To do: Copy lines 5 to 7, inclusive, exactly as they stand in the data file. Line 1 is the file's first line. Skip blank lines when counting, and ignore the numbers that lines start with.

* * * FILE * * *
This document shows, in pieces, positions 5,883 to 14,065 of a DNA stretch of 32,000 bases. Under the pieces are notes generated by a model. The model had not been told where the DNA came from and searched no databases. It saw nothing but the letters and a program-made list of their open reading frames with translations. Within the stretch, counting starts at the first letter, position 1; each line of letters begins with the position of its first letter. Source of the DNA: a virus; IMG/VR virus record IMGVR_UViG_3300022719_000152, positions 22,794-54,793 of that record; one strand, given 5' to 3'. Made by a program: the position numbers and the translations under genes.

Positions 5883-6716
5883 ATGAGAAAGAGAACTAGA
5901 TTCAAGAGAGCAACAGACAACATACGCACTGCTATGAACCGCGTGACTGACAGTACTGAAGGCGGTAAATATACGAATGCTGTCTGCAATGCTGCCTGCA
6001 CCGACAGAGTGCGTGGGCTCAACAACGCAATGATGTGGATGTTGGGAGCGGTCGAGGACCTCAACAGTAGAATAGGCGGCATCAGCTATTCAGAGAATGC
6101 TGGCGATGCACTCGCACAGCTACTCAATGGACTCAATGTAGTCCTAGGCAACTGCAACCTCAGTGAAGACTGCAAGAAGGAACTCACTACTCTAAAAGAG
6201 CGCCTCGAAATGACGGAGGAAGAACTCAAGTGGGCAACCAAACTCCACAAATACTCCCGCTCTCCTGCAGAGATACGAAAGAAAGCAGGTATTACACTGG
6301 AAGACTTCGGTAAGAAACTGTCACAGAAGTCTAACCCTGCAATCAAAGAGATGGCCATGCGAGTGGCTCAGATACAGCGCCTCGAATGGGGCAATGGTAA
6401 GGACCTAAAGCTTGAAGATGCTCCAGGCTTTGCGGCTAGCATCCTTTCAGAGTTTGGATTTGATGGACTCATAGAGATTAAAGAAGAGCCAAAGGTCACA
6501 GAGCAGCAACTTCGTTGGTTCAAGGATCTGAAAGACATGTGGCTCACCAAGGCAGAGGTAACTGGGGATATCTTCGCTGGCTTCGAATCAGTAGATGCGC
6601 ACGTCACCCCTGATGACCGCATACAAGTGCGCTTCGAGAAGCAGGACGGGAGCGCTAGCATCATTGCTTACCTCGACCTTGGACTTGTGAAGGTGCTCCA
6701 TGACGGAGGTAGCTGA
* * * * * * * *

6001 CCGACAGAGTGCGTGGGCTCAACAACGCAATGATGTGGATGTTGGGAGCGGTCGAGGACCTCAACAGTAGAATAGGCGGCATCAGCTATTCAGAGAATGC
6101 TGGCGATGCACTCGCACAGCTACTCAATGGACTCAATGTAGTCCTAGGCAACTGCAACCTCAGTGAAGACTGCAAGAAGGAACTCACTACTCTAAAAGAG
6201 CGCCTCGAAATGACGGAGGAAGAACTCAAGTGGGCAACCAAACTCCACAAATACTCCCGCTCTCCTGCAGAGATACGAAAGAAAGCAGGTATTACACTGG